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SBJ Editor Eric Olson sat down with businessman Keith Jaspers, a 12 People You Need to Know honoree.
SBJ Editor Eric Olson sat down with businessman Keith Jaspers, a 12 People You Need to Know honoree.

What is business without charity?

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Springfield businessman Keith Jaspers believes those in the position to help others should do so without hesitation.

He sat down with Springfield Business Journal Editor Eric Olson on Tuesday at this month's 12 People You Need to Know breakfast to discuss his work in both Nicaragua and Springfield.

Jaspers, owner with his wife, Karen, of the Days Inn, Howard Johnson, Red Roof Inn and Day by Day Tours in Branson, founded the Rainbow Network in 1995, a Springfield not-for-profit that sends aid to the developing country.

"People with some means have some responsibility," he said "If you're able to save a life or to change a life significantly, then why not do it?"

The Rainbow Network provides financial support, but it is also adamant about working in partnership with the Nicaraguan villagers.

Nearly 50 Nicaraguan staff members and a handful of employees in Springfield, at 3834 South Ave., help to keep the operation running smoothly. But the bulk of the work is done by its 2,000 to 3,000 Nicaraguan daily volunteers.

The Rainbow Network controls the funding -- about $2 million is raised annually -- but the Nicaraguan staff members make decisions on behalf of the community.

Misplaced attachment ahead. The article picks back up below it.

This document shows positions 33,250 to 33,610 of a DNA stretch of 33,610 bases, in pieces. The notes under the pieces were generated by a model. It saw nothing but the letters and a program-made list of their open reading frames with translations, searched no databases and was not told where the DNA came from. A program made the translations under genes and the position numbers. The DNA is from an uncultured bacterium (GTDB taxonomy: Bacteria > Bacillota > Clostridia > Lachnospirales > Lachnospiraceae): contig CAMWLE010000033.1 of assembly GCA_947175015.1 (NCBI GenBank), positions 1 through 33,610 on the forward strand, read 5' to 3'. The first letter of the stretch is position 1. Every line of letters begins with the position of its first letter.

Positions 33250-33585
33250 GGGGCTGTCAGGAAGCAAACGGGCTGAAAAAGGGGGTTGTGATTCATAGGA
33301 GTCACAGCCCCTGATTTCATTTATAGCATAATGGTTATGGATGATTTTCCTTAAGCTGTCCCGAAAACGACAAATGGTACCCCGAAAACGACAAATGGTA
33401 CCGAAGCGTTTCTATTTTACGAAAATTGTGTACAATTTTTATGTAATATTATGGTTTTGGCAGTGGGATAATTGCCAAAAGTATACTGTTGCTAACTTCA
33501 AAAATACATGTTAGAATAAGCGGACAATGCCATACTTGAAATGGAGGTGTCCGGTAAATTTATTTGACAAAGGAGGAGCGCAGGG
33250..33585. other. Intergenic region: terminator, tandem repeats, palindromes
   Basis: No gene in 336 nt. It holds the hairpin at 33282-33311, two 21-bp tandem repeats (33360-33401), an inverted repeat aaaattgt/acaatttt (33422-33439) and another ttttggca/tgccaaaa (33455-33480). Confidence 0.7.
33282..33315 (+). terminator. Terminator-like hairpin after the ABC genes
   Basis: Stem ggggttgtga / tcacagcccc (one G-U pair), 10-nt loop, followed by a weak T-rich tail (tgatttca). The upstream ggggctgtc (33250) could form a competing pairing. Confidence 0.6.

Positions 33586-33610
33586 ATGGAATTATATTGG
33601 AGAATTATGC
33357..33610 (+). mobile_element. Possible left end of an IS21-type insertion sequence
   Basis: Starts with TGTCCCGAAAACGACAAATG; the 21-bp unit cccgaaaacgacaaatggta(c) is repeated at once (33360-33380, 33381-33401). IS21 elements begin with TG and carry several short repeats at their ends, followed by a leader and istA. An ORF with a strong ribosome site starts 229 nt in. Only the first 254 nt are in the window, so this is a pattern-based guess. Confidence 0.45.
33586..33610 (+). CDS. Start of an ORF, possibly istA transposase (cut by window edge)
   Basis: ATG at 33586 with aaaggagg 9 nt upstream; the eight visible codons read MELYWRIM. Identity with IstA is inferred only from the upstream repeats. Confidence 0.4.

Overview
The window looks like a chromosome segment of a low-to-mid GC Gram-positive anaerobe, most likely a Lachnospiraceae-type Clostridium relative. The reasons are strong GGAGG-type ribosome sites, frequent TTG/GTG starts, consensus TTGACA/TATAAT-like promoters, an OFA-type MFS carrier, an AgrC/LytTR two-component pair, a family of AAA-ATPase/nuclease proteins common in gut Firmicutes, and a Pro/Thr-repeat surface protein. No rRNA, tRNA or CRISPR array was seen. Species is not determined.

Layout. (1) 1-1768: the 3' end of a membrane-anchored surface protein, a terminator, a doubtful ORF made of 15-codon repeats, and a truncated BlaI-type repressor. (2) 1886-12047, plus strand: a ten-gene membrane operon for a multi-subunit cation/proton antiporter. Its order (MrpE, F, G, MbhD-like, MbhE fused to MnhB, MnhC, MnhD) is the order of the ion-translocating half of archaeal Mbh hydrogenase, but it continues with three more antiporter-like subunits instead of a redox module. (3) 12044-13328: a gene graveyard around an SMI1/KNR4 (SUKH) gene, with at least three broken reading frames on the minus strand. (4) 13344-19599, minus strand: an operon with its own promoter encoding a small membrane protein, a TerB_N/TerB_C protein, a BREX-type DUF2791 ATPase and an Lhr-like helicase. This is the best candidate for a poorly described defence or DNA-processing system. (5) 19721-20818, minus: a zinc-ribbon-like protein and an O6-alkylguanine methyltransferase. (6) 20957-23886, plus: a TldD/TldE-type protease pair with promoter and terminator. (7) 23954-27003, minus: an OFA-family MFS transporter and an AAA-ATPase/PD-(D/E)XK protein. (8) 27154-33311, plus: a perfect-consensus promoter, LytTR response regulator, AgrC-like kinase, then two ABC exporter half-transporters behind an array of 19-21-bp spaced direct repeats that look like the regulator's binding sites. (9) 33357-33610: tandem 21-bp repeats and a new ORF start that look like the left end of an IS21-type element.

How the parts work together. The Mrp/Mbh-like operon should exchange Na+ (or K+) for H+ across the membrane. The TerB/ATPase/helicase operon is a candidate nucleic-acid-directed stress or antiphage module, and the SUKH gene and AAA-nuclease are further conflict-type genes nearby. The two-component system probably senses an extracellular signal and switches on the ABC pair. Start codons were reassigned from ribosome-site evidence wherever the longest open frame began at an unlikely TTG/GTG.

"It becomes a program for Nicaraguans but by Nicaraguans with partners from the U.S." Jaspers said.

When the Rainbow Network started, it served five communities and has now expanded to 124 communities, providing what Jasper calls the keystones of society: health care, housing, economic development and education.

Real change, he said, isn't a temporary solution. The organization has been in the area since '95, and operations do not appear to be slowing.

He said by continuing to aid over a long-term basis, a charity organization can not only change the landscape, it can change people's mindsets.

Over the years, the network has built 650 houses, more than 500 grade schools and 200 feeding centers, Jaspers said.

The Rainbow Network has started issuing microloans -- typically about $150 to $170 each -- based on a set category of needs and which tend to be paid back within six months.

Jaspers said the Rainbow Network has about 1,500 American families that donate and donations came in from 46 states in 2009.

He stepped down as executive director in 2009, naming the Rev. Jim Oman as his successor, but Jaspers is still involved in the organization as a lifetime board member. Later this year, he will make a trip to Nicaragua, a trip that he says anyone is welcome to attend.

The event took place at the Tower Club on the top floor of Hammons Tower and was sponsored by Arvest Bank. Jaspers received a plaque with his article from the SBJ's 2010 12 People You Need to Know issue following the interview.

Photos from the event can be found here.

The next 12 People interview with Peter Radecki will take place Aug. 17. Tickets can be purchased online.
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